China has launched major military exercises in six areas around Taiwan. The Taiwan Strait, which separates the island from mainland China, may remain a route to avoid for ships and aircraft until Sunday. China also fired missiles at training zones in the water. Beijing reacts to American politician Nancy Pelosi’s visit to Taiwan.
China has announced that it has begun large-scale military exercises near the island of Taiwan on Thursday afternoon (local time) in response to the visit of US politician Nancy Pelosi. The activities include “attacking sea and land targets and controlling airspace,” the China News Agency reported. Xinhua. These are the largest military maneuvers ever around the island. The drills block the Taiwan Strait, a major shipping lane that separates the island from mainland China.
China advises ships and aircraft to stay away. Ships are now sailing along the east side of the island, causing a three-day delay, say Bloomberg. The disruption of this important route could be problematic for global supply chains. In addition to the military, China is also showing its teeth in trade. China announced that the exercises will last until Sunday afternoon. According to Taiwan, eighteen international flight routes are affected by the exercises.
Flirting with the center line that separates water
The exercises took place in six areas around Taiwan. According to Taiwan’s Ministry of Defense, 11 Chinese Dongfeng ballistic missiles landed in the waters northeast and southwest of the island. Two Chinese missiles were fired by China near the Matsu Islands, close to the Chinese coast, at the Chinese training zone. China confirmed the impacts and said each of the missiles hit the targets accurately. It has been since 1996 that China has launched missiles into the waters around Taiwan.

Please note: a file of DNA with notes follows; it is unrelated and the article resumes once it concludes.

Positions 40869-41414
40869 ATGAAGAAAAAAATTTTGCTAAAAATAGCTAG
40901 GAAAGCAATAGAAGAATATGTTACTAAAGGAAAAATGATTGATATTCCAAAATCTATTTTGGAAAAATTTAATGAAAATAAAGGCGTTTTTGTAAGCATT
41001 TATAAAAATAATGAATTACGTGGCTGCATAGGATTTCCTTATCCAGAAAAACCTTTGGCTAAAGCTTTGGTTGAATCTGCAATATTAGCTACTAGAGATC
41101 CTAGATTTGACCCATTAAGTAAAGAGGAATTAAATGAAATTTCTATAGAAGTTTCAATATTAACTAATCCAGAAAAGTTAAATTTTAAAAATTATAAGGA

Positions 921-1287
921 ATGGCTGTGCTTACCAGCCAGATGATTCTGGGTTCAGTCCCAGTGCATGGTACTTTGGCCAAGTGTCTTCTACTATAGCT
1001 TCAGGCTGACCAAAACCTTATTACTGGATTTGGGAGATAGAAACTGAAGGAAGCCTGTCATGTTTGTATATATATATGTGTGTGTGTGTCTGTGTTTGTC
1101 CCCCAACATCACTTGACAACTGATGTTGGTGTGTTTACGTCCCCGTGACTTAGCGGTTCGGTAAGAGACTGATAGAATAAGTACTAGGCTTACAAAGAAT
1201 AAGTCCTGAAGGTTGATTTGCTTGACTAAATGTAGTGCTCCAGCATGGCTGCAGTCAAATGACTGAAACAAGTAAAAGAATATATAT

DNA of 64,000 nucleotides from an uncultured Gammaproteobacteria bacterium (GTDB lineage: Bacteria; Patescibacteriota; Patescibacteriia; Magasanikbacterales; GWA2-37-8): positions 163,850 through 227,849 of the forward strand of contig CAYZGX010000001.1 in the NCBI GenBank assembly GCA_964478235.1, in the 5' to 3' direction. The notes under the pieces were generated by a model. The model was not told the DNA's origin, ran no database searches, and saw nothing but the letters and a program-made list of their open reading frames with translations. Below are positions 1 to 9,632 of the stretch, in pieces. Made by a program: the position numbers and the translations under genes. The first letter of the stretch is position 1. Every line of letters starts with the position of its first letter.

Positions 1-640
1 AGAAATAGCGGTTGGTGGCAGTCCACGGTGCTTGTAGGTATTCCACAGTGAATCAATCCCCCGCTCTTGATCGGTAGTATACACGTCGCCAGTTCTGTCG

On the sea itself, China is flirting with the center line that separates Chinese and Taiwanese waters. About ten Chinese naval vessels and 22 Chinese military aircraft should have briefly crossed the center line of the Taiwan Strait on Thursday morning, according to a Taiwanese source. The warships would pass some distance apart from either side. Taiwan is also said to have deployed missile systems to monitor Chinese air force activity near the center line.
Cyber warfare tactics are also said to have been deployed. According to the Taiwanese cabinet, the websites of the defense and foreign ministries were hacked and hackers attacked the presidential office.
Taiwan’s president, Tsai Ing-wen, said she will not instigate a conflict, but that Taiwan will vigorously defend its sovereignty and national security. His State Department accuses China of following the example of North Korea, which also launches missiles into the sea at neighboring countries. Taiwan calls on China to “restrain itself” and asks the international community to condemn the military drills.
‘Miscalculations with unpredictable consequences’
Beijing had already announced the military exercises on Tuesday in response to the visit of Nancy Pelosi, the speaker of the US House of Representatives, to Taiwan. China views the island nation as a renegade province and views Pelosi’s visit as a violation of sovereignty and a serious provocation. Beijing suspects that Pelosi would aim for an independent Taiwan. The US, in turn, said China should not misuse the visit as a pretext to occupy Taiwan.
The tensions cause great concern in the neighboring countries. At a summit in Cambodia, foreign ministers from Asean, the Association of Southeast Asian Nations, warned of “miscalculations, serious confrontation, open conflict and unpredictable consequences for the major powers.”